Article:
NGD My Grandfather's 1st guitar

Jack Clayton

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I just got this in the mail from my parents who found it clearing out my grandparents' estate. My grandfather bought it a few years before he was drafted in WWII, but I don't have precise dates on that. Most likely late thirties.

There is no information on the headstock, or in the sound hole, but some cursory googling of "red foley smooth trailin' guitar" yields very sparse results. It was a low cost beginner guitar that sold in the Sears Roebuck catalog in the late thirties/early forties.

Were I to make a (barely) educated guess as to the manufacturer I'd say it was most likely Harmony of New York. But that's just a guess.

It appears to have minimal collector value (not that I'd ever sell it) but I'd just love to know more about it. Does anyone have any info they'd be willing to share?

Thanks
 

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bsman

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I think Regal made those in the mid-40s, but I am not confident of that.

I would truly love to play it side-by-side with my Waterloo, because I think those regals and such are exactly the sort of thing the Waterloos were made as an homage to.
 

Freeman Keller

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There were many manufacturers of the so called "cowboy guitars" during the 1030's - certainly Harmony was one of them - and many were sold thru Sears. Other manufactures include Regal, Kay and others. Often the manufacturer did not put a label on them but the store might have.

Many of the cowboy guitars were made of birch, almost all had minimal ladder bracing. The pick guard on yours is interesting, I would like to see more pictures. It looks to be in fairly good condition - I'm sure it needs a reset which will be expensive but will make it more or less playable (and actually increases its value). Be careful about any other modifications or "repairs" - as you say it will never be valuable except to you and your family.
 

charlie chitlin

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check out vintagebluesguitars.com
He loves rehabbing/repairing/whatever funky old acoustics.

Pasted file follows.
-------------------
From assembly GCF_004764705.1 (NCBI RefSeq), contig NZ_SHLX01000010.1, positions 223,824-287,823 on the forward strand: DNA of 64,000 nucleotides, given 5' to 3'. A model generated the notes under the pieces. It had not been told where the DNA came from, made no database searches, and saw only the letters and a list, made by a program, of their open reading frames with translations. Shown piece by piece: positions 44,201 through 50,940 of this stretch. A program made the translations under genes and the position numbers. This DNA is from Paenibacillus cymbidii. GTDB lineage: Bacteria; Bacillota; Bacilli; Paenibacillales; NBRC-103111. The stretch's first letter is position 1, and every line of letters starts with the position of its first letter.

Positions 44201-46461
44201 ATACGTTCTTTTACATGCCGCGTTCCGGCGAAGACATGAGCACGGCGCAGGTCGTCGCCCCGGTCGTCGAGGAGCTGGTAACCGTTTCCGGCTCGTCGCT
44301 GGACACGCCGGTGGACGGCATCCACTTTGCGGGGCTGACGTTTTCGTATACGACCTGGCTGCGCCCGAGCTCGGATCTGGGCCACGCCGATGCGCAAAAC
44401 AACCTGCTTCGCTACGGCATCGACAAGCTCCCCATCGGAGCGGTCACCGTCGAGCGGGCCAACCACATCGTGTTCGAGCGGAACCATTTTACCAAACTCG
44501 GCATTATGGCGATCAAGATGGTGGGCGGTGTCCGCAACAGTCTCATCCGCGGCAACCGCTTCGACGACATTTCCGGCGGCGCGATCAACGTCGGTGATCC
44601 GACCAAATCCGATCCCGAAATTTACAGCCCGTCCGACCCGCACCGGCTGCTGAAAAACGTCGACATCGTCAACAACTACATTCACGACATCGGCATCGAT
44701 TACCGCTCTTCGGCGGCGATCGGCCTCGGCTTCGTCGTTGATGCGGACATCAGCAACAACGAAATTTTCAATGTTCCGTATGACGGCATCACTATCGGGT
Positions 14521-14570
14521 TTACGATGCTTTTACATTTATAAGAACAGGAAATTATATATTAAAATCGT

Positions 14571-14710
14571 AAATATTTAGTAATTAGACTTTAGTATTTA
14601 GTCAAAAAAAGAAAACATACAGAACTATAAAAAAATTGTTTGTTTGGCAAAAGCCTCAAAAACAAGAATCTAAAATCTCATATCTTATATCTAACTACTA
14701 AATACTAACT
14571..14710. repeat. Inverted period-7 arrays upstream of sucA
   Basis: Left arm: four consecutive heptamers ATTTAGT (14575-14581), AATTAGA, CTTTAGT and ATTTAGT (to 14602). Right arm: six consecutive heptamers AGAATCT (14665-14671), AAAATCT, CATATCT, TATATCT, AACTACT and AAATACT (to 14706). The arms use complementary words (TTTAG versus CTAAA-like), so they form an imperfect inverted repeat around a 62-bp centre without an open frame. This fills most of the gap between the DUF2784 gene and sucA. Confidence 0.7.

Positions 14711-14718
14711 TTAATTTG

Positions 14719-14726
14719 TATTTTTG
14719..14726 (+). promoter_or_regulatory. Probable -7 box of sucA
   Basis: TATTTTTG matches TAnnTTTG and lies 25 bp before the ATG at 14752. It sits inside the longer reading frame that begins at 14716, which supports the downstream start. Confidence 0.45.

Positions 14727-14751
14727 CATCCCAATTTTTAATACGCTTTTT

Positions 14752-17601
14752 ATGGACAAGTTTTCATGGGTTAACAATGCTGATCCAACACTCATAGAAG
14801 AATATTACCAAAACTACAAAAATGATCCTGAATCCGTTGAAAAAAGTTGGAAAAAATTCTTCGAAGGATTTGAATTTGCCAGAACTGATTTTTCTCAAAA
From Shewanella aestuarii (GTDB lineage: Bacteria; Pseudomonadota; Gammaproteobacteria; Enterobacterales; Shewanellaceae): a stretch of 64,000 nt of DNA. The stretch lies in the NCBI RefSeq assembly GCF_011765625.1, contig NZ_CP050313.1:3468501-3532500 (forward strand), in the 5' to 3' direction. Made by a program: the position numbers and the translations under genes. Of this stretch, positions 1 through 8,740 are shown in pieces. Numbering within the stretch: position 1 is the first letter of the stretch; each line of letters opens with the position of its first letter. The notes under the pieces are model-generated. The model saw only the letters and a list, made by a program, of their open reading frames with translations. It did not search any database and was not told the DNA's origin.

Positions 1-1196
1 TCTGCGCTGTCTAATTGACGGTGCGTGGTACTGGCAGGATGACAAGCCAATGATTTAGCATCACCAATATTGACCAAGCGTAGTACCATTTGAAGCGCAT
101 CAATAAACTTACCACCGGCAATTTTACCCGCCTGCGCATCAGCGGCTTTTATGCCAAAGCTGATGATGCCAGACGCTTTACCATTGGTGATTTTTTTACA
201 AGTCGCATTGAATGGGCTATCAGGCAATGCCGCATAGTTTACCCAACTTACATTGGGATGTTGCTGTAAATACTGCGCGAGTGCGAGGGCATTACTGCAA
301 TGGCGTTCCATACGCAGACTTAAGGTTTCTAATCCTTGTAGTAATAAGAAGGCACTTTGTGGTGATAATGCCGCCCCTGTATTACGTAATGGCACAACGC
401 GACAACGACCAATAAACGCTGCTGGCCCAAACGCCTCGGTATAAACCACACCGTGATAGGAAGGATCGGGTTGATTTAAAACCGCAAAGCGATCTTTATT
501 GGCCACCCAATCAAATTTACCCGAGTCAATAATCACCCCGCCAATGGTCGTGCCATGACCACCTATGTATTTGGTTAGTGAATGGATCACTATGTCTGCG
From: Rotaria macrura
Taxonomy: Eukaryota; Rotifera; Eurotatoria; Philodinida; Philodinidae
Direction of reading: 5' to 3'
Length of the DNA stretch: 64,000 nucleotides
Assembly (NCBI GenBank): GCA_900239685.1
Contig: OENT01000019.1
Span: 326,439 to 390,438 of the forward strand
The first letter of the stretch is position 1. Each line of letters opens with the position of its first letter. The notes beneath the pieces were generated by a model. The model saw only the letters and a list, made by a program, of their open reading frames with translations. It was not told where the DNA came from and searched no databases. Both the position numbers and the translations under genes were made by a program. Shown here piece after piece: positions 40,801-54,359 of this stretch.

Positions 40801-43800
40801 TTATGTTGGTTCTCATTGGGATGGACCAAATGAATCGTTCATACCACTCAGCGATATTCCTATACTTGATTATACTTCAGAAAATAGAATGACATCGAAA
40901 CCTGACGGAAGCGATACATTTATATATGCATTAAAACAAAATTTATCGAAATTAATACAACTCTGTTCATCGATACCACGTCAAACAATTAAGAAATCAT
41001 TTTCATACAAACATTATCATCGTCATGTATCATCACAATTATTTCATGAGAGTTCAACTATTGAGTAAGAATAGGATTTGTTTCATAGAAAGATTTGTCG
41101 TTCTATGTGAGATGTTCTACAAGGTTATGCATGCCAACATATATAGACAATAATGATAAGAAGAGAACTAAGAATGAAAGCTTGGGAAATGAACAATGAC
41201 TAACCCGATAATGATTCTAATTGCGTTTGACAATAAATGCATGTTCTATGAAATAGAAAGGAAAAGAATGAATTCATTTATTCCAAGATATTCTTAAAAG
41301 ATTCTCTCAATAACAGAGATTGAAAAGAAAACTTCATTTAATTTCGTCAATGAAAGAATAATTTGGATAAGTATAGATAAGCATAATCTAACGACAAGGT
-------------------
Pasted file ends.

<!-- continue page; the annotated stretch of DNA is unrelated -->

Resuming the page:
Nice guy and very knowledgeable.
 

Wrighty

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I just got this in the mail from my parents who found it clearing out my grandparents' estate. My grandfather bought it a few years before he was drafted in WWII, but I don't have precise dates on that. Most likely late thirties.

There is no information on the headstock, or in the sound hole, but some cursory googling of "red foley smooth trailin' guitar" yields very sparse results. It was a low cost beginner guitar that sold in the Sears Roebuck catalog in the late thirties/early forties.

Were I to make a (barely) educated guess as to the manufacturer I'd say it was most likely Harmony of New York. But that's just a guess.

It appears to have minimal collector value (not that I'd ever sell it) but I'd just love to know more about it. Does anyone have any info they'd be willing to share?

Thanks


That guitar, what that guitar represents, is beyond words. Play it, it will sound amazing, I’m not being sarcastic when I say ‘it’s stacked full of mojo’.
 

Jack Clayton

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Jack Clayton

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+1 on that pickguard! Strings look ancient - original?
They likely are. It's definitely gonna be a project to get it playing again. The neck has collapsed just enough that it's not really playable as is. In gonna have to take it in to a luthier and see what the cost will be of getting it playable again. Worst case scenario I can make it work as a slide guitar.
 




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